The packaging for this release comes in a slightly thicker than normal Blu-ray case the holds the four discs for both formats on hinges. The set comes with an o-card for the first pressing that uses different artwork from the case itself. The o-card has a nice image of the four guys together set against the fence with the touch of a rainbow in the cloudy sky behind them. It’s bright and colorful though I could have done without the rainbow block around the complete series text. The back cover goes for a light notebook style approach with a nice script font with the rainbow colors feeling natural here in its layout. The episode count is a bit deceptive due to the running time and we get a good selection of shots from the show as well. The bottom lists the extras (trailers? Bzzt! Not actually included) while also providing for some of the production information and an accurate technical grid for both formats. While there are no show related inserts the case artwork is a nice one of the main eight characters together along a set of stairs while the reverse side shows off more character artwork pieces.
The menus for this release work a simple approach with static images for each disc that shows off the cast, such as the front cover using the slipcover artwork to good effect with a bland off-white background. The pink navigation strip runs along the whole length of the bottom and the font is a nice one with its script format to get around the selections. The navigation works well as both the main menu and the pop-up menu during playback and episode selection is a breeze since it’s kept to just the number without trying to use any episode titles considering how many episodes there are.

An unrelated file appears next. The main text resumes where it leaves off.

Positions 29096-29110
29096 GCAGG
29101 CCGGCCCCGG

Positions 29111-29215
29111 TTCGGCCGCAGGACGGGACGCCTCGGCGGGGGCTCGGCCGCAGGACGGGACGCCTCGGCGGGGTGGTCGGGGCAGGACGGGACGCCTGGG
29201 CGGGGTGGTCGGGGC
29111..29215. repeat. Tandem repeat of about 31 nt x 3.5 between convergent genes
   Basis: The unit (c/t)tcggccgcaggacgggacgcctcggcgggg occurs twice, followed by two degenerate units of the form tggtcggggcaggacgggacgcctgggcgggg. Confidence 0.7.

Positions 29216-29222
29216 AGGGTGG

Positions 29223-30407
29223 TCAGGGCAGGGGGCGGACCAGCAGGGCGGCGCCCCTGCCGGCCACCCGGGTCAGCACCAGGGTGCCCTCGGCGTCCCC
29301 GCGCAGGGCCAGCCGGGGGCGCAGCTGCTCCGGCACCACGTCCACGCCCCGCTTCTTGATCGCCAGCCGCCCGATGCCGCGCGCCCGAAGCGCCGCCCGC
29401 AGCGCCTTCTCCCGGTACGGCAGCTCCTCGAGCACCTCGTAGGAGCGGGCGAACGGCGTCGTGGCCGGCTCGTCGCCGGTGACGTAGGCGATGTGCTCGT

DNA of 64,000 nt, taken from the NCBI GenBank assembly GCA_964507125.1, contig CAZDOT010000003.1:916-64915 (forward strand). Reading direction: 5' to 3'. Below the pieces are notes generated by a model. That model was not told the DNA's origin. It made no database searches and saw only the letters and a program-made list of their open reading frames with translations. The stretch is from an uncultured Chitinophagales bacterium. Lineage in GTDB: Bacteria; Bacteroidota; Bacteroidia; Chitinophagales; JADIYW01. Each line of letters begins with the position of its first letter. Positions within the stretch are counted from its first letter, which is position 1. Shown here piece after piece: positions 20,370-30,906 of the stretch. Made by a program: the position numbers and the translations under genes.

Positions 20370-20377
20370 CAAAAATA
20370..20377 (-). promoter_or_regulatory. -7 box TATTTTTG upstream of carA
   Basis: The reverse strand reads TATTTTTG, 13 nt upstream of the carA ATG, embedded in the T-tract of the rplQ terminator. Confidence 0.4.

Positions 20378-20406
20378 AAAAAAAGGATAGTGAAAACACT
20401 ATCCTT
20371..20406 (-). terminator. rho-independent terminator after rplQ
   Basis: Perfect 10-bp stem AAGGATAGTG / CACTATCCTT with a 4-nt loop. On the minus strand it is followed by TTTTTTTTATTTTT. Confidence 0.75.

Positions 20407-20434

Sadly, there are no extras, not even clean opening and closing sequences, as Funimation did not have clean materials with the show to work with.
Content: (please note that content portions of a review may contain spoilers)
Based on the manga by Minami Mizuno, Rainbow Days is a twenty-four episode series that aired in the winter and spring seasons of 2016. The show clocks in at about eleven minutes an episode and uses that time well so it doesn’t drag out a particular episode’s story, making for tighter and more engaging stories coupled with an actual run of progress in terms of relationships and interactions that makes it compelling. The original manga, serialized in Bessatsu Margaret, kicked off in 2012 and has thirteen volumes produced so far and has me hopeful that it’ll get picked up sometime. This series was one I saw during its simulcast and it just delighted me from week to week with what it did, working actual character growth in a way that few series do in general.